I’m sure the title of this post got your attention!
I was a wee-bit hesitant to use this title for this post so I reached out to my pastor – who happens to be extremely knowledgeable in all things related to the Queen’s English – and he assured me that it can be used in a secular setting!
I’m using this word for one simple reason. On Friday, January 1st the folks from Lake Superior State University released their annual list of “banished” words for the coming year and, to my great dismay, the word CONVERSATION is on the list.
I am not impressed.
In fact, I find the inclusion of the word conversation in this list to be egregious and yes, blasphemous.
Lake Superior State University notes that “online publications invite us to ‘join the conversation,’ which is usually more of a scream-fest” and shares a comment from one of their respondents who wonders if “debate has become too harsh for our delicate sensibilities. Now we are all encouraged to have a ‘conversation,’ and everything will somewhat be magically resolved” as reasons and possible evidence why the word should be banished.
When one considers the increase use of social media and messaging apps (see the recent Pew Research Center report on Mobile Messaging and Social Media 2015) and the fact that everyday seems to present us with new and exciting ways to communicate with people, it may make sense to banish the word.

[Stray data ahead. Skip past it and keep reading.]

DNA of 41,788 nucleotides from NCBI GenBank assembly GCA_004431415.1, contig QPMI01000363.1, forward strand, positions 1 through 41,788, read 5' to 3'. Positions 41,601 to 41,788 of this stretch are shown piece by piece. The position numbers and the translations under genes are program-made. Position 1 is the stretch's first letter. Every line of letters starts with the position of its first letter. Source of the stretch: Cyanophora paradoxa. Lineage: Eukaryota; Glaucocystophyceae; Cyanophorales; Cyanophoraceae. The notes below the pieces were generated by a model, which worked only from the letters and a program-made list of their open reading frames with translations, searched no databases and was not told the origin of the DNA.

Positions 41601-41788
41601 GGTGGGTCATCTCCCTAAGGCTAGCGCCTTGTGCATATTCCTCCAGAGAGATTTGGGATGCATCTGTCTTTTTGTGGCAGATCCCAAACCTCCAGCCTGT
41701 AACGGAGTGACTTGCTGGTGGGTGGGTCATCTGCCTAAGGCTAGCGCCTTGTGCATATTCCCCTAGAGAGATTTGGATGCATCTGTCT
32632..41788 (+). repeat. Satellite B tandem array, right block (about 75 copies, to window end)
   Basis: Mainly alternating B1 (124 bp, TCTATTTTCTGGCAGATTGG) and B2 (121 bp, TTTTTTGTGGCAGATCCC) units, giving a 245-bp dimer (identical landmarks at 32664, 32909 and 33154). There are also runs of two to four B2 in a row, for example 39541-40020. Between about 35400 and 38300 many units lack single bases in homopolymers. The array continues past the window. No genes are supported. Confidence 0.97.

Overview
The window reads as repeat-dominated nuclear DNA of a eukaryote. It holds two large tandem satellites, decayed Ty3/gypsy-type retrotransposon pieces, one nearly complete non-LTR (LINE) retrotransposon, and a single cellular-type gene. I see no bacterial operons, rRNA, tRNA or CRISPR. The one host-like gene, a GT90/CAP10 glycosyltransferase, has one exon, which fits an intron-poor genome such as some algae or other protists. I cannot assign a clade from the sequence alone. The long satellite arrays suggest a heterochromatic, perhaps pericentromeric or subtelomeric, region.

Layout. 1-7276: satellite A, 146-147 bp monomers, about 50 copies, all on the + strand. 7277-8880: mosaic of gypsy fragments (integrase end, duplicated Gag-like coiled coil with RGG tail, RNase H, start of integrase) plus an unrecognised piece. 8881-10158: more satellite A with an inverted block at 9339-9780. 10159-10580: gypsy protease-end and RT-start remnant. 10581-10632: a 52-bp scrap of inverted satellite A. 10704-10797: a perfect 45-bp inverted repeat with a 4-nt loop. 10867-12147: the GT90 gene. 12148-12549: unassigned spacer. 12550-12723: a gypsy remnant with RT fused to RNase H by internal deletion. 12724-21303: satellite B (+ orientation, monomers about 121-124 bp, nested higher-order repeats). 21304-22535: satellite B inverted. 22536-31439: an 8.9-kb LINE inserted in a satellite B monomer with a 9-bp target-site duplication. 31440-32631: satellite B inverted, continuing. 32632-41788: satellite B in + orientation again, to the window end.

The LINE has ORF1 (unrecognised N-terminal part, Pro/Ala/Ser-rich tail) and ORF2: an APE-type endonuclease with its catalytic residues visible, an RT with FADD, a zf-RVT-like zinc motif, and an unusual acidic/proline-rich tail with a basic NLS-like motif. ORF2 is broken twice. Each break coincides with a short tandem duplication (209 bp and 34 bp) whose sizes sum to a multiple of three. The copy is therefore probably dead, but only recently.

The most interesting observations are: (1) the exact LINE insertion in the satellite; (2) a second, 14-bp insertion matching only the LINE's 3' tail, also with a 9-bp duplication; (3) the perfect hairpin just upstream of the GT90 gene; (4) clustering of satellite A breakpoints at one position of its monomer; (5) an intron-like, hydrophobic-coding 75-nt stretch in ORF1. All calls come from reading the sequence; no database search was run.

I’ve made it clear in my past writings that I believe in the power of conversations. I host a podcast dedicated to long-form conversations. My ‘day-job’ requires me to be in conversation, thankfully over coffee, on most days. To put it simply, conversations matter. Meaningful, in person, face-to-face conversations matter.
Because through conversations relationships are formed, knowledge is shared and, more importantly, life happens and finds meaning.
The dictionary (I use Webster’s Ninth New Collegiate Dictionary circa 1987) defines conversation (n.): as the oral exchange of sentiments, observations, opinions or ideas. Maybe that’s where we’ve missed the boat, we forget the “exchange of ideas and opinions” part and expect, and in some cases, demand that people agree with our beliefs. And when they don’t, we dismiss them – sometimes with choice language – and never give them the time of day.
Conversations matter because they provide us an opportunity to broaden our perspective.
Conversations matter because they provide us with an opportunity to make a connection with someone.
Conversations matter because through them we can discover who we are.
Don’t Miss The Opportunity
Sometime today or later this week, you’ll have an opportunity to be in conversation. It might be with someone you know well or it might be with a complete stranger. When this opportunity presents itself, try not to find refuge in your social network feeds or dismiss the opportunity out of fear that this person will disagree with your view of the world.
Instead, be vulnerable and immerse yourself in the possibility that this conversation might be the one that will change your world.
If that sounds too corny or unrealistic, just remember, that one conversation might be the one where you learn something new about yourself and your world. It might also be the conversation that becomes the cornerstone to an incredible friendship.
Let’s not be too quick to banish the word conversation from our vocabulary … #justsyaing!